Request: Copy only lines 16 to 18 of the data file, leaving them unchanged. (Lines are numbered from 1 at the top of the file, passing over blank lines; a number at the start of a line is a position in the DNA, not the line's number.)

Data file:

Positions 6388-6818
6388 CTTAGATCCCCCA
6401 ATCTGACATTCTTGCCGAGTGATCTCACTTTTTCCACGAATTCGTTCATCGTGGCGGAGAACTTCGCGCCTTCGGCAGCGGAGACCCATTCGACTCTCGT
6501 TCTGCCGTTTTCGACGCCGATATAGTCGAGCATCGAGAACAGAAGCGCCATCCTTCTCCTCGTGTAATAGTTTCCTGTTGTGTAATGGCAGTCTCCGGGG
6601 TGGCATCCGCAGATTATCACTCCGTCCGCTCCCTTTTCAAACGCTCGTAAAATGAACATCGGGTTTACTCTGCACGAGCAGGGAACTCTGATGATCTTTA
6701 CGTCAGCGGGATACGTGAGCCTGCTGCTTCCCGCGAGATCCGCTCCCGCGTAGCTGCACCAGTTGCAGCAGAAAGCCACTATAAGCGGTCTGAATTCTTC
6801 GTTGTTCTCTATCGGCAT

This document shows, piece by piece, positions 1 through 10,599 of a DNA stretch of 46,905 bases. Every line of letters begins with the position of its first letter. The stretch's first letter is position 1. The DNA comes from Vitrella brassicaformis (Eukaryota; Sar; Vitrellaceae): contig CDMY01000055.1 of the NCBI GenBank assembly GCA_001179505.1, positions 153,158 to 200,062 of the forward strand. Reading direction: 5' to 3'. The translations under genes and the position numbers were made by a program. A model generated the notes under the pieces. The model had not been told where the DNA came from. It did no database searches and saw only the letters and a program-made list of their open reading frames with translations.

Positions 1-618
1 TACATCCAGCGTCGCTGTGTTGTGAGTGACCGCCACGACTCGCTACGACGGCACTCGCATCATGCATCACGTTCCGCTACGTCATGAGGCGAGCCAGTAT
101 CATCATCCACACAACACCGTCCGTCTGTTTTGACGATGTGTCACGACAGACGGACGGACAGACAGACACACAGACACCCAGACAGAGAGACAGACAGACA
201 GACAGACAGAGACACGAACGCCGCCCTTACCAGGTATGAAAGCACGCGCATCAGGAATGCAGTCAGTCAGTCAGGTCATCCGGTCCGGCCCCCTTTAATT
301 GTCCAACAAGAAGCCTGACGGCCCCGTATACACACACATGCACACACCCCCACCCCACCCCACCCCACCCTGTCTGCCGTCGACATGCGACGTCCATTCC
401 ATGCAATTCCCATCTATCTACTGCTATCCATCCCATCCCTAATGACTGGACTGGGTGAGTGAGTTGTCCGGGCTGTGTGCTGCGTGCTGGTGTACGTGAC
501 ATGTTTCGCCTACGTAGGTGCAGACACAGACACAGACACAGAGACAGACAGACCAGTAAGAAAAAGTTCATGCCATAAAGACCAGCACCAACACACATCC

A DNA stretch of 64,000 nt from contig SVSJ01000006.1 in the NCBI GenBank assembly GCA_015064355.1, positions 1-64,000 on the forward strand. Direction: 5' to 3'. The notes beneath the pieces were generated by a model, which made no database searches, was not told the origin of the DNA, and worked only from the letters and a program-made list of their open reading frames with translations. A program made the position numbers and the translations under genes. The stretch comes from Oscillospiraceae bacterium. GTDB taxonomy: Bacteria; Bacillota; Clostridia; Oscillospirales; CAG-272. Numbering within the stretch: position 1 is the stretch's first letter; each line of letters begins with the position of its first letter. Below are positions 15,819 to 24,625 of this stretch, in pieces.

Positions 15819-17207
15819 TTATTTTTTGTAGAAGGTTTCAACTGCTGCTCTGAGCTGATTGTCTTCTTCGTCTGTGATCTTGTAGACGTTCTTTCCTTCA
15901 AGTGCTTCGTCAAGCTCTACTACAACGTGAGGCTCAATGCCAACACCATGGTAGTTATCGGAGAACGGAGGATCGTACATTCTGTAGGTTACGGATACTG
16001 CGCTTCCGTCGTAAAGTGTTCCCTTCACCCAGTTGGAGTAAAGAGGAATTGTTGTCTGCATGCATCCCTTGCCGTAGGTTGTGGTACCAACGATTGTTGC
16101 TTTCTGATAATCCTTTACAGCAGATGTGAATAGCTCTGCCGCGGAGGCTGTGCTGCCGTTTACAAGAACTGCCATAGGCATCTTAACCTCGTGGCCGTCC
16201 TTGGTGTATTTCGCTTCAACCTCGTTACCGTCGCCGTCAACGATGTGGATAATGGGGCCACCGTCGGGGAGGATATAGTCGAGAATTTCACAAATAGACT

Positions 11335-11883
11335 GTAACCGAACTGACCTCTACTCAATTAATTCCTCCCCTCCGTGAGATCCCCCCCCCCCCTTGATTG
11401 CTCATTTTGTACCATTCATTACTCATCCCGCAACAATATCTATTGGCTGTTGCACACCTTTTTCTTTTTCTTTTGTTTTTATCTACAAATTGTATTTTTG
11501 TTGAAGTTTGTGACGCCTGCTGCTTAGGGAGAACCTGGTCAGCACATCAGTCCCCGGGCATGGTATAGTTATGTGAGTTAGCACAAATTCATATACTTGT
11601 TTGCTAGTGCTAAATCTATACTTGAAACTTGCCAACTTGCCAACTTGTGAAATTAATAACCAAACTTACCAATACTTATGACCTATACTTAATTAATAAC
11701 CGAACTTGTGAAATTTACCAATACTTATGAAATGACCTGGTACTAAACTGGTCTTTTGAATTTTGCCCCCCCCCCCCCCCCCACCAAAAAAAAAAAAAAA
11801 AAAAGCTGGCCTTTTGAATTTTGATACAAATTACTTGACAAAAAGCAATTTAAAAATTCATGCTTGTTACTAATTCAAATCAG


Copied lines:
A DNA stretch of 64,000 nt from contig SVSJ01000006.1 in the NCBI GenBank assembly GCA_015064355.1, positions 1-64,000 on the forward strand. Direction: 5' to 3'. The notes beneath the pieces were generated by a model, which made no database searches, was not told the origin of the DNA, and worked only from the letters and a program-made list of their open reading frames with translations. A program made the position numbers and the translations under genes. The stretch comes from Oscillospiraceae bacterium. GTDB taxonomy: Bacteria; Bacillota; Clostridia; Oscillospirales; CAG-272. Numbering within the stretch: position 1 is the stretch's first letter; each line of letters begins with the position of its first letter. Below are positions 15,819 to 24,625 of this stretch, in pieces.

Positions 15819-17207
15819 TTATTTTTTGTAGAAGGTTTCAACTGCTGCTCTGAGCTGATTGTCTTCTTCGTCTGTGATCTTGTAGACGTTCTTTCCTTCA